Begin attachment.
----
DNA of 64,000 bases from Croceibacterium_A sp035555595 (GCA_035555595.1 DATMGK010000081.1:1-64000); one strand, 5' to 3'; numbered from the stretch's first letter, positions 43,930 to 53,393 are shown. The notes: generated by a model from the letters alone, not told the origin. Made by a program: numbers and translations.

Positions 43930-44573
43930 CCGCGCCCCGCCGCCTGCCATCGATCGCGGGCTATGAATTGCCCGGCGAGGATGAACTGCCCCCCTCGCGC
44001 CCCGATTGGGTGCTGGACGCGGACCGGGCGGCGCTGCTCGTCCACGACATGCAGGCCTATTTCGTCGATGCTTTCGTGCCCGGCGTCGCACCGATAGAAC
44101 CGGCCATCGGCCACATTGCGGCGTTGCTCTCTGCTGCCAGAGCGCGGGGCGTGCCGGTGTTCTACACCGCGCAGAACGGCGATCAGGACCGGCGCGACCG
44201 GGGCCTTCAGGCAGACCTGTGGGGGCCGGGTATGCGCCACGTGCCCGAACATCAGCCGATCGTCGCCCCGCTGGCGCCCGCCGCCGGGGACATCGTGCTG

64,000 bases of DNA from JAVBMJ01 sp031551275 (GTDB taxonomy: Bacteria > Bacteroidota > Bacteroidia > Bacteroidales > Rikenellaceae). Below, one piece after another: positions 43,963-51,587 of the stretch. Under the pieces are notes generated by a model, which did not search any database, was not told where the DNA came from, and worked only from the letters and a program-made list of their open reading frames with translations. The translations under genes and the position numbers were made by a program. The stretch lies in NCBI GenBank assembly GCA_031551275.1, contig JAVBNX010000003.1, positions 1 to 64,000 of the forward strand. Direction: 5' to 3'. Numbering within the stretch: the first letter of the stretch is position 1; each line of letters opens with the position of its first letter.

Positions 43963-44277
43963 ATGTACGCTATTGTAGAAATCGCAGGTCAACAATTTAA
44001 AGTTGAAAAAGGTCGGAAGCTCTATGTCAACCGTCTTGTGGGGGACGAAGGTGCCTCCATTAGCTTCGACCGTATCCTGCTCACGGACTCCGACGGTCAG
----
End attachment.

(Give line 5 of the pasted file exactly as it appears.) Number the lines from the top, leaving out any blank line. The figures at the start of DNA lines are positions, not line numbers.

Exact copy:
44101 CGGCCATCGGCCACATTGCGGCGTTGCTCTCTGCTGCCAGAGCGCGGGGCGTGCCGGTGTTCTACACCGCGCAGAACGGCGATCAGGACCGGCGCGACCG